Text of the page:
Most effective aid is often a compilation of thousands of tiny acts of kindness. However, being a part of an international company affecting many industries, businesses and areas, it was important to take the right steps on a global level as well. In the begging of March this year Shell has taken several decisions to cut our ties to the Russian Federation, including withdrawal from join ventures with Gazprom and Nord Stream 2 project.
Parallel to our business decisions, we set up several donations and fundraisers. So far, we have donated more than 38 million złotys to various organisations that are directly helping those affected by the war. Polish Humanitarian Action, Ukraine Red Cross, or the State Agency for Strategic Reserves were able to buy crucial goods and necessities for both refugees crossing the borders from Ukraine and those who decided to stay in the country. On a global level we have launched the Match Giving campaign with Mercy Corps, where we doubled every donation made by an employee. It was important to us that we could also help beyond the Polish border. Shell teamed up with the National Fire Service to sponsor necessary equipment that Ukrainian fire fighters so desperately require providing help to those in need across the country.
Financial and organisational help is important and necessary. I am proud that we could bring such aid as a company. I am also both touched and grateful for the engagement of Shell’s employees in this tremendous effort to help. Thanks to their commitment our Shell Business Operations in Kraków has become almost a charity centre. As always, we focused particularly on safety: safety of our 1,500 staff in Ukraine, their families and families of our 200 Ukrainian colleagues working in Shell Polska. While we were organising safe transport, living quarters, food and a helpline in Kraków for those who wished to leave Ukraine, volunteers back in Poland were collecting donations of clothes, blankets, food and other necessities so much needed in those first weeks of the invasion. Those donations where sorted, packed up and send to Lviv.
In the first week of the war, more than 600,000 refugees crossed the Polish border, often with nothing more than a backpack and few personal belongings. Many NGOs and volunteers, also from our Kraków and Warsaw offices, have made their way to the bordering cities welcoming the refugees and organising their further transport into the country. We have donated 80,000 litres of petrol for 20 companies who have driven thousands of kilometres back and forth between the eastern border and various Polish cities. As a gesture of solidarity, we organised a campaign to give free coffee to uniformed service personnel working at the Polish border, as well as to fleet drivers with a Shell Card. The heated tent was launched at the Shell point in Chełm located 21 km from the border with Ukraine, where people in need could warm up and receive a free meal and drink. Our employees wishing to help at the border or in their hometowns, were given additional four days of fully paid leave.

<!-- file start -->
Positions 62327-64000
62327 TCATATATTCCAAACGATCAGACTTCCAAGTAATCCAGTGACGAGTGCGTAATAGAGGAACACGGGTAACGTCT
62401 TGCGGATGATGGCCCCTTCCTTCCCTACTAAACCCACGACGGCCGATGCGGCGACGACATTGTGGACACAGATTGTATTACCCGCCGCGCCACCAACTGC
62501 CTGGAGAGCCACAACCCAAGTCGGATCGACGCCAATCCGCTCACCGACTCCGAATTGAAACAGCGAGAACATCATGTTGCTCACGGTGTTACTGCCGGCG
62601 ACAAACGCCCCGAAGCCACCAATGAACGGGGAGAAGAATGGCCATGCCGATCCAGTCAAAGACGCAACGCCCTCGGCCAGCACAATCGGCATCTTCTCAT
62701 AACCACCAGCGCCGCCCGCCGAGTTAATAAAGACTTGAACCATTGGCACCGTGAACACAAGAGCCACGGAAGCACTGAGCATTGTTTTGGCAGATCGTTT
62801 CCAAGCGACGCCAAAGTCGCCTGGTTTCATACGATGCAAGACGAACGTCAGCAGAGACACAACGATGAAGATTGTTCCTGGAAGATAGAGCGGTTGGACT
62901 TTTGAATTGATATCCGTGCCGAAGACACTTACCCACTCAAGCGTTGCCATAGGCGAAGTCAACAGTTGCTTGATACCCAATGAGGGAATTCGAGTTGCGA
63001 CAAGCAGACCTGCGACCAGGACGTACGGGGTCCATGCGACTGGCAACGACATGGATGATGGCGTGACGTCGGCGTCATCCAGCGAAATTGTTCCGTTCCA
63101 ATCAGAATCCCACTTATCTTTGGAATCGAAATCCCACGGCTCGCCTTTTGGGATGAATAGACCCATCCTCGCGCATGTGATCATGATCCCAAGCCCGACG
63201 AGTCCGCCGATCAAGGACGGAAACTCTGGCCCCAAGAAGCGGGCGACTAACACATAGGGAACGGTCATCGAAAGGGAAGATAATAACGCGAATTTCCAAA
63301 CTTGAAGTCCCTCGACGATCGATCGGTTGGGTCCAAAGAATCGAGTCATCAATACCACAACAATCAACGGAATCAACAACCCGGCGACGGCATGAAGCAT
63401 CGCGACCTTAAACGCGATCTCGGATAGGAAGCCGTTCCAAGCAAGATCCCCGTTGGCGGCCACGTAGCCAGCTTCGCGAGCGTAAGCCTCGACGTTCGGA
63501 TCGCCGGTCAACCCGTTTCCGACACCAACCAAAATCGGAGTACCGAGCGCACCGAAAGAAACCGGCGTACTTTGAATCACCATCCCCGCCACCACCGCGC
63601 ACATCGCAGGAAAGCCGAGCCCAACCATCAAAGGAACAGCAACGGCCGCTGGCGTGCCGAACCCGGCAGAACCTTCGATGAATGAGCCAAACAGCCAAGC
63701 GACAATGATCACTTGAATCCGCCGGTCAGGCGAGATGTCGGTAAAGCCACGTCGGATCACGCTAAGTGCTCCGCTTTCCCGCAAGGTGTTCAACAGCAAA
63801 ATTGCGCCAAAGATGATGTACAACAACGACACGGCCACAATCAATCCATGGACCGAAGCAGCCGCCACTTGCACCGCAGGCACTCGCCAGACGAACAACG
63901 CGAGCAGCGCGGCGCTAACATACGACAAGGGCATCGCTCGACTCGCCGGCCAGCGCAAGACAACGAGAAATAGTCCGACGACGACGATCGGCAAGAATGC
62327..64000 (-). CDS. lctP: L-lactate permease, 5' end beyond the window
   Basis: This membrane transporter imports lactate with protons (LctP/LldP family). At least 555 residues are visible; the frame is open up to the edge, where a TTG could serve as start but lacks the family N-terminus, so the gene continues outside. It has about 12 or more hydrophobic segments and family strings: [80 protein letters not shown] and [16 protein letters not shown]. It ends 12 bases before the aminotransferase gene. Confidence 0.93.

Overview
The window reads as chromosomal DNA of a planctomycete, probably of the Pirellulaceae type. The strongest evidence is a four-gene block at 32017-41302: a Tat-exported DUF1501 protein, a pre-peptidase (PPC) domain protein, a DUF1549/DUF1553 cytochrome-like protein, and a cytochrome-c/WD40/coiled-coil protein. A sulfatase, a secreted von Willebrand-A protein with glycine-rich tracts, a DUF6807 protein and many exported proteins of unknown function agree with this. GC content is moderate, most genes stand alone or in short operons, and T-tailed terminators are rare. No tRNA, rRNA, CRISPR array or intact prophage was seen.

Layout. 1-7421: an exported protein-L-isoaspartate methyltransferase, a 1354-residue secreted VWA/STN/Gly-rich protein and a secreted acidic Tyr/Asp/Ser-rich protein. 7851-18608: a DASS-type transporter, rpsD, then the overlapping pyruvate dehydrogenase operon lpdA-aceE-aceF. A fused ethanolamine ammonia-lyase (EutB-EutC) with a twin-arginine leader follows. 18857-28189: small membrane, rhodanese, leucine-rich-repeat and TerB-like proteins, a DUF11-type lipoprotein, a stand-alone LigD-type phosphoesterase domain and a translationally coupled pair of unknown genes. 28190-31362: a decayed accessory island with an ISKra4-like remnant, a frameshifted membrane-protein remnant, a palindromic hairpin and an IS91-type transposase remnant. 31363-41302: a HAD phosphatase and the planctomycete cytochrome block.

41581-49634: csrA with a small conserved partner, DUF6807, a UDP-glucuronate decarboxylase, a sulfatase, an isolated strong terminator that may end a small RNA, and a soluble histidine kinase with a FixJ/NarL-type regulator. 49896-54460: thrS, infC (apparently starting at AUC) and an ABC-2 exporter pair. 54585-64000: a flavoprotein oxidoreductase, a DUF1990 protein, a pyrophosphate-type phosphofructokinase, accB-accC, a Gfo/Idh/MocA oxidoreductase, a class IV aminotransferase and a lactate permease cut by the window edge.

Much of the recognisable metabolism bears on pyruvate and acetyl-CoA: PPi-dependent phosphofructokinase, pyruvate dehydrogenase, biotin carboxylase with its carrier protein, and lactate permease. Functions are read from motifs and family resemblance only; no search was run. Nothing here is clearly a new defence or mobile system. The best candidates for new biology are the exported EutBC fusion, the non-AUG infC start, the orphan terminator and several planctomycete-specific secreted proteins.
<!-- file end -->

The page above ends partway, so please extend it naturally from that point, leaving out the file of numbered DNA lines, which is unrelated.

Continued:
We understand that much help will be needed in the long turn. We provide the Employee Assistance Programme to our colleagues to ensure addressing various emotions and stress factors in these difficult days. We are also starting further actions that will ease refugees’ settlement in Poland and support them in finding work and ways to develop in this new reality. At Shell we have decided to donate 1,200 used laptops as part of the #LaptopsForUkraine campaign. Shell Business Operation’s canteen prepares free meals every day that are later delivered to houses for refugees across Kraków. Looking into the future, we are constantly searching for ideas both simple and more complex to support our Ukrainian guests.
In recent years we as a company have talked a lot about our effort to minimise our effect on the climate and plans to become a net-zero emissions business by 2050 in step with society. We emphasise our commitment to cultural diversity, equity inclusion, ethical practises and social responsibility in general. As Shell we operate on six continents, creating a large team of many cultures, languages and histories. I believe that such an environment makes us that much more people-driven. That culture of diversity and global cooperation has taught us to care.
That’s why today I am proud to call Shell Poland a group of 5,000 amazing people who continue to come up with incredible ideas to bring help to those in need.